Experience has demonstrated that, in order to secure an economical, efficient, and orderly liquidation and distribution of the assets of an insolvent corporation for the benefit of all creditors and stockholders, it is essential that the title, custody, and control of the assets be intrusted to a single management under the supervision of one court. Hence other courts, except when called upon by the court of primary jurisdiction for assistance, are excluded from participation. This should be particularly true as to proceedings for the liquidation of insolvent insurance companies, for the reasons adverted to by Mr. Justice Cardozo in Clark v. Williard, 292 U.S. 112 (54 S. Ct. 615, 78 L. Ed. 1160). Motlow v. Southern Holding & Securities Corp., 95 F.2d 721, 725-26 (8th Cir.), cert. denied, 305 U.S. 609 (59 S. Ct. 68, 83 L. Ed. 388) (1938).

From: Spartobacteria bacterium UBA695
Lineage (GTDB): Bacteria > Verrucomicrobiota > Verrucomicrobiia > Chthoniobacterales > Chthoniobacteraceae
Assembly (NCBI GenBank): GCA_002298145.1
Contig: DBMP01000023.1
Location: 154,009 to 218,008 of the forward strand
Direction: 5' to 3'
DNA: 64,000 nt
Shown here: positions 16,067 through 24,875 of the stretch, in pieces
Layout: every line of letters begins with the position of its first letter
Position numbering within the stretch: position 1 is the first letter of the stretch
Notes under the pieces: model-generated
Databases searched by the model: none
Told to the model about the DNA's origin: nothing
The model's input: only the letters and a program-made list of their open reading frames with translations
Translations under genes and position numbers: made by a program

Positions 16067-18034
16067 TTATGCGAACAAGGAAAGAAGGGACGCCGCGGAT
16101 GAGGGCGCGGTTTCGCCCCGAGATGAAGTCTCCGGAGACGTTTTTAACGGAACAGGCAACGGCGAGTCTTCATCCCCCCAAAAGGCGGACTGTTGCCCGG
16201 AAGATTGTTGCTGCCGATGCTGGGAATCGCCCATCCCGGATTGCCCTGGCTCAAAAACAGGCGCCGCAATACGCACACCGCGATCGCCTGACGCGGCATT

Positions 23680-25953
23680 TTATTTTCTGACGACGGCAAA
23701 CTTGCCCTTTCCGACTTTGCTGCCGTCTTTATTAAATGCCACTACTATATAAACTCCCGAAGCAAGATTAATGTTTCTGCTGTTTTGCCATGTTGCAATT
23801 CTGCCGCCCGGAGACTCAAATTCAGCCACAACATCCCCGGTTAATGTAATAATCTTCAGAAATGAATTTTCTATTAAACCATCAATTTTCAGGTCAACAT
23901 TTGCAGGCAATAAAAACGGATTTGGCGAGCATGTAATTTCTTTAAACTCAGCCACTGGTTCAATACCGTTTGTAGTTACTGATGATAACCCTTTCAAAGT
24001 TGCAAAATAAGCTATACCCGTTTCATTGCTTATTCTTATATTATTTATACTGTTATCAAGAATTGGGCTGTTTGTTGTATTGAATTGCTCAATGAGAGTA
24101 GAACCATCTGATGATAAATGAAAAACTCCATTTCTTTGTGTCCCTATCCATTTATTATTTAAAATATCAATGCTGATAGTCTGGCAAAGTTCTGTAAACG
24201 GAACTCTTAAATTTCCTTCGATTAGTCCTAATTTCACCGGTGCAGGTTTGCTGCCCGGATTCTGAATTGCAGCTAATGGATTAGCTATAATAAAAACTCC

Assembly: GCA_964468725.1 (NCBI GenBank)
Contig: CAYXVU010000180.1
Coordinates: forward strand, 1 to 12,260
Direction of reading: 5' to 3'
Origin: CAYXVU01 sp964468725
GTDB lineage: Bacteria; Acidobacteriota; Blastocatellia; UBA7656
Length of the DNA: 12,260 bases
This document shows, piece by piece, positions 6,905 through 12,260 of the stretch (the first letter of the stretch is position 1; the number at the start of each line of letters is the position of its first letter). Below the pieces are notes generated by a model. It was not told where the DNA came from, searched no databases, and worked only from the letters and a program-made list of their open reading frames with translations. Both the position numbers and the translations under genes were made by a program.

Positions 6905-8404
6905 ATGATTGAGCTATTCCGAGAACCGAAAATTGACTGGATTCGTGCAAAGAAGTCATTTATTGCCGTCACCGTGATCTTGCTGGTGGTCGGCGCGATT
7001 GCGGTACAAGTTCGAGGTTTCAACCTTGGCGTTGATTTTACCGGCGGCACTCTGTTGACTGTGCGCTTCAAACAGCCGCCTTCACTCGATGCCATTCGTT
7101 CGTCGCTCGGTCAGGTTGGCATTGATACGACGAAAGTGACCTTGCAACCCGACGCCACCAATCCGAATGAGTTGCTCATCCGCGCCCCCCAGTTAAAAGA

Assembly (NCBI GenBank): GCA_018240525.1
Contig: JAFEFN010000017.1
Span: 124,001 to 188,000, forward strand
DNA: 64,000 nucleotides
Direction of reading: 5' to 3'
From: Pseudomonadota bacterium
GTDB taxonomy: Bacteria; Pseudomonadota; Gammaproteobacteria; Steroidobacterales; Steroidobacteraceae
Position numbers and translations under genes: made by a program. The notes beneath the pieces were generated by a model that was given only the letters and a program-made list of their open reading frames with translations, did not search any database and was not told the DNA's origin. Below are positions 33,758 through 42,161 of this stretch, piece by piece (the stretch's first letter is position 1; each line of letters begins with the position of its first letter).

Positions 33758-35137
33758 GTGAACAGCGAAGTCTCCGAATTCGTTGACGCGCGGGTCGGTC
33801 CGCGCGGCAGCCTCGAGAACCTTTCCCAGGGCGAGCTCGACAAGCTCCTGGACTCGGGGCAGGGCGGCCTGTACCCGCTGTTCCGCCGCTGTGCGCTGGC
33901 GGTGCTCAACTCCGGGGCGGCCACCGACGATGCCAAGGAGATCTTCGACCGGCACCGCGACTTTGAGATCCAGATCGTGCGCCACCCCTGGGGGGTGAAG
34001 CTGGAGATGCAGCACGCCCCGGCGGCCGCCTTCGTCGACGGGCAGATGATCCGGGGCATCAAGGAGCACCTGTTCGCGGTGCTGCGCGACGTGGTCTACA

When the New Jersey legislature adopted the Uniform Insurers Liquidation Act, it specifically recognized the benefits of centralizing the management over delinquency proceedings in the courts of one state. The Act provides that claims of New Jersey residents against out-of-state insurers must be filed in the state where delinquency proceedings are instituted unless an ancillary receiver has been appointed in New Jersey. N.J.Stat.Ann. § 17B:32-19(a). The Act also provides that where ancillary proceedings have not been commenced in New Jersey, controverted claims are governed by the laws of the foreign state. Thus, not only was the New York court's order consistent with due process, but the proceedings from which the order arose have the sanction of New Jersey law. Therefore, because the New York court properly had jurisdiction and control over the assets, it had the authority to terminate the subject policies, notwithstanding that the effect of the termination order was to cancel insurance contracts made between the company and its non-resident policyholders.